OSHA levies $2.5 million fine against Alabama auto parts supplier
Agency critical of Kia, Hyundai for ignoring potential safety issues.
OSHA has levied $2.5 million in fines against an Alabama-based metal parts stamping company and two staffing agencies for their roles in the death of a 20-year-old woman just two weeks before her wedding.
Beyond leveling the fines against Ajin USA in Cusseta, Ala., and staffing agencies Alliance Total Solutions and Joynus Staffing Corp., OSHA officials were sharply critical of auto manufacturers Kia and Hyundai, who had been warned in 2015 that its production deadlines and goals were endangering worker safety.
On June 18, 2016, Ajin USA employee Regina Elsea was crushed when a robot suddenly restarted while she and her three co-workers were attending to a sensor fault on the assembly line.
"This senseless tragedy could have been prevented if Regina Elsea's employers had followed proper safety precautions," said OSHA administrator Dr. David Michaels. "In addition, it is unfortunate that Hyundai and Kia, who set strict specifications on the parts they purchase from their suppliers, appear to be less concerned with the safety of the workers who manufacture those parts."
An investigation by the U.S. Department of Labor's Occupational Safety and Health Administration led the agency to cite Ajin USA for 23 willful, serious and other-than-serious violations, including "19 egregious instance-by-instance willful violations," according to an OSHA press release. Alliance Total Solutions LLC and Joynus Staffing Corp. were cited for two serious safety violations each. The total fines for the three companies come to $2,565,621.
OSHA officials revealed in the press release that in 2015, Michaels met with Hyundai and Kia's top managers in Korea, warning them of the potential dangers at its supplier facilities.
"Kia and Hyundai's on-demand production targets are so high that workers at their suppliers are often required to work six and sometimes seven days a week to meet the targets," said Michaels in the press release. "It appears that, to reduce its own costs in meeting these targets, this supplier cut corners on safety, at the expense of workers' lives and limbs."
Violations cited by OSHA include:
- Failure to utilize energy control procedures to prevent machinery from starting up during maintenance and servicing.
- Exposing workers to caught-in, struck-by and crushing hazards by allowing them to enter a robotic cell without shutting down and securing hazardous stored energy according to safety procedures.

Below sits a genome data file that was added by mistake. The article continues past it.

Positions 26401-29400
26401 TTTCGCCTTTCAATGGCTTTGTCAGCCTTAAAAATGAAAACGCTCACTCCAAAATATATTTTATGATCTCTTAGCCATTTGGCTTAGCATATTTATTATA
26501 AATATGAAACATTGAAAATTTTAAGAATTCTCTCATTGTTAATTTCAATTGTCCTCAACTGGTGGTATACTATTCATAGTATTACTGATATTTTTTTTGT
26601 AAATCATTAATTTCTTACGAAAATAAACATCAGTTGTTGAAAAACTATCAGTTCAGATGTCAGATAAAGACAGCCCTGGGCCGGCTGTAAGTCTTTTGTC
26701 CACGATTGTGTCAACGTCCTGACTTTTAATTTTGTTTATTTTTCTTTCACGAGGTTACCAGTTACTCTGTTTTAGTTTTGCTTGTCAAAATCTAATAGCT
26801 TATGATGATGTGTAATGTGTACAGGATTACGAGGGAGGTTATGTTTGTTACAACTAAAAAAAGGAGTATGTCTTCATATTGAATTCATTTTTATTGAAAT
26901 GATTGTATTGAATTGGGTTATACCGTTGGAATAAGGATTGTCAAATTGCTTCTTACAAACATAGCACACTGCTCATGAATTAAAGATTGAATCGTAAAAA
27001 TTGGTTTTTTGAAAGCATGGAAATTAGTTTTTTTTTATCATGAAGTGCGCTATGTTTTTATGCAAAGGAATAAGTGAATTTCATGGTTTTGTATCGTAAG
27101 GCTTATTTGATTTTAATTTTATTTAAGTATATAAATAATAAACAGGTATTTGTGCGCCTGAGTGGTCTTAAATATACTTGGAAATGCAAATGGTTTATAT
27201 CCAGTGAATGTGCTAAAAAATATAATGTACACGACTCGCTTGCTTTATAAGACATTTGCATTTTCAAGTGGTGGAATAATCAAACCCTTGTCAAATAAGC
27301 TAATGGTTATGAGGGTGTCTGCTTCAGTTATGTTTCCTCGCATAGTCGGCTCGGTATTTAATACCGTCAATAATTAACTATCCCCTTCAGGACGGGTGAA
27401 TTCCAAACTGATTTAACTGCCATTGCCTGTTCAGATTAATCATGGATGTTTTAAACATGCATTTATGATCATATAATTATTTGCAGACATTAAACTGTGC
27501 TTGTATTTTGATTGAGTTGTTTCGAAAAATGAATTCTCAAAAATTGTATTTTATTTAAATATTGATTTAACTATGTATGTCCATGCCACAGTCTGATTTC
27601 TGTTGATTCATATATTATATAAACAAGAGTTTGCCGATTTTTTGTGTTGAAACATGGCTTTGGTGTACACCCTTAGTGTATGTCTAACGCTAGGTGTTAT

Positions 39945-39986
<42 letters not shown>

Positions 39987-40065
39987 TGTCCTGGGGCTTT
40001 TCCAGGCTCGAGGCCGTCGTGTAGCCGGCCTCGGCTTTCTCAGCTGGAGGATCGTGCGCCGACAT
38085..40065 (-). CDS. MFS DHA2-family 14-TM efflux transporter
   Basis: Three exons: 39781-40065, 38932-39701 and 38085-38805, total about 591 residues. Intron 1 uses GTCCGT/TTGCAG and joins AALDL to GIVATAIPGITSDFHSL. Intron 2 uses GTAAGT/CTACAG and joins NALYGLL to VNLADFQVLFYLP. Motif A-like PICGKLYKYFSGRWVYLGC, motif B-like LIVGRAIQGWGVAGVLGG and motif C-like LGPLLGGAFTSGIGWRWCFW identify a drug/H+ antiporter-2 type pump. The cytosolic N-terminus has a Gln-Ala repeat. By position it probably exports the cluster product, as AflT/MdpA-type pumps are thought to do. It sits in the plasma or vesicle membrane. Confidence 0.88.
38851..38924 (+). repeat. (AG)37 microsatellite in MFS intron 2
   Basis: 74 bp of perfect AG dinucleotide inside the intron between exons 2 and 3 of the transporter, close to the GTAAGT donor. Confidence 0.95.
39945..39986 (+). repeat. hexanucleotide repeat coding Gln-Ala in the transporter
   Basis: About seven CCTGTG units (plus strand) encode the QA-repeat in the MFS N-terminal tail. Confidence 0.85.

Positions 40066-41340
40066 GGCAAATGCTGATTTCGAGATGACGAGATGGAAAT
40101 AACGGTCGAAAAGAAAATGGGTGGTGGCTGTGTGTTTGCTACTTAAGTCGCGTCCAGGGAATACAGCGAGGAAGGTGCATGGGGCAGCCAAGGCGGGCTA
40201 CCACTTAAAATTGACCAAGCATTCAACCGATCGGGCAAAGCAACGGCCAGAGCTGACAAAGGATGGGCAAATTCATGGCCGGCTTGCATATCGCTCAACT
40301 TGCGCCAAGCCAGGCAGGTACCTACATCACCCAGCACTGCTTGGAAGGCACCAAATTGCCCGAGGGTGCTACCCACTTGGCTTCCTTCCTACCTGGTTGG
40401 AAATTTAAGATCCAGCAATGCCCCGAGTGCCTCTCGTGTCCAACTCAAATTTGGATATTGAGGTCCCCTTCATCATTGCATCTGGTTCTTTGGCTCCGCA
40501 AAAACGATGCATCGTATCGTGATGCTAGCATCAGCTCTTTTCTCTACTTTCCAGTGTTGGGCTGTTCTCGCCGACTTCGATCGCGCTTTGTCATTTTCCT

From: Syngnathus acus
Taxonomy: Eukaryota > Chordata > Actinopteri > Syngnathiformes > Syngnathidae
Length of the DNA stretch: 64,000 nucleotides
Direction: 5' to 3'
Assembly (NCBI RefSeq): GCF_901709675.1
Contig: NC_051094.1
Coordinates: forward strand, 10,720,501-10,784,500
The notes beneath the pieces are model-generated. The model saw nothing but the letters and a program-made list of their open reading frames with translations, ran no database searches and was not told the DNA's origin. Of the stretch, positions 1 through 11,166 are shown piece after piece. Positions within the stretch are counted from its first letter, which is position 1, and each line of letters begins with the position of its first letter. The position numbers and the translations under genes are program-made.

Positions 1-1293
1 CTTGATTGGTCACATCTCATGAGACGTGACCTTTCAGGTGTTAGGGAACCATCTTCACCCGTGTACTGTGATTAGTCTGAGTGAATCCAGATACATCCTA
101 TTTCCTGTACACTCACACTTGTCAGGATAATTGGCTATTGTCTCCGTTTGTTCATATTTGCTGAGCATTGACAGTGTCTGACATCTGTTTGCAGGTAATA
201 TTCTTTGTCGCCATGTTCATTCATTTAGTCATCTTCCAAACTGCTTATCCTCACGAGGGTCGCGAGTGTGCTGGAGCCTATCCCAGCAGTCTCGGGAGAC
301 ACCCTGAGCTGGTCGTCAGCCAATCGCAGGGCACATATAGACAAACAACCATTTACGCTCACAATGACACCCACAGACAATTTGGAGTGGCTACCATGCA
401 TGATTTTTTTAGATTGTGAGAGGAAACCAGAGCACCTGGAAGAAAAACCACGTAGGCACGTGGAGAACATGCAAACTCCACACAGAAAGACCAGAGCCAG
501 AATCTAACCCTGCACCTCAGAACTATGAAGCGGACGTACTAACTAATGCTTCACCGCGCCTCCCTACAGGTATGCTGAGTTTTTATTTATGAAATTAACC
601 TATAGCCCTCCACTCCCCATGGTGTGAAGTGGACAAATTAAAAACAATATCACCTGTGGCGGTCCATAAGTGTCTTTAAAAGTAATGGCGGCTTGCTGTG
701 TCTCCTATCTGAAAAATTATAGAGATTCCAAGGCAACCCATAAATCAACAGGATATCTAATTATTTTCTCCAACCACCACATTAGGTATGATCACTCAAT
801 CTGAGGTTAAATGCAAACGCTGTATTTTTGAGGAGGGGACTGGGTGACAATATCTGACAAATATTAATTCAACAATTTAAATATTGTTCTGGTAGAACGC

- Failing to provide safety locks to isolate hazardous energy.
- Exposing employees to crushing and amputation hazards due to improper machine guarding.
"This was a preventable incident. Ajin USA only had to ensure that proper safety measures were followed to de-energize the robot before the workers entered the station," said Kurt Petermeyer, OSHA's Regional Administrator in Atlanta. "Incidents like this one are not isolated and that is why OSHA has developed and implemented its Regional Emphasis Program on Safety Hazards in the Auto Parts Industry." The agency has also placed Ajin USA in its Severe Violators Enforcement Program. This designation allows OSHA to inspect any of the employer's facilities if it has reasonable grounds to believe there are similar violations.
Bob Vavra, content manager, Plant Engineering, CFE Media, email@example.com.
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Before the calendar turned, 2016 already had the makings of a pivotal year for manufacturing, and for the world.
There were the big events for the year, including the United States as Partner Country at Hannover Messe in April and the 2016 International Manufacturing Technology Show in Chicago in September. There's also the matter of the U.S. presidential elections in November, which promise to shape policy in manufacturing for years to come.
But the year started with global economic turmoil, as a slowdown in Chinese manufacturing triggered a worldwide stock hiccup that sent values plummeting. The continued plunge in world oil prices has resulted in a slowdown in exploration and, by extension, the manufacture of exploration equipment.
Read more: 2015 Salary Survey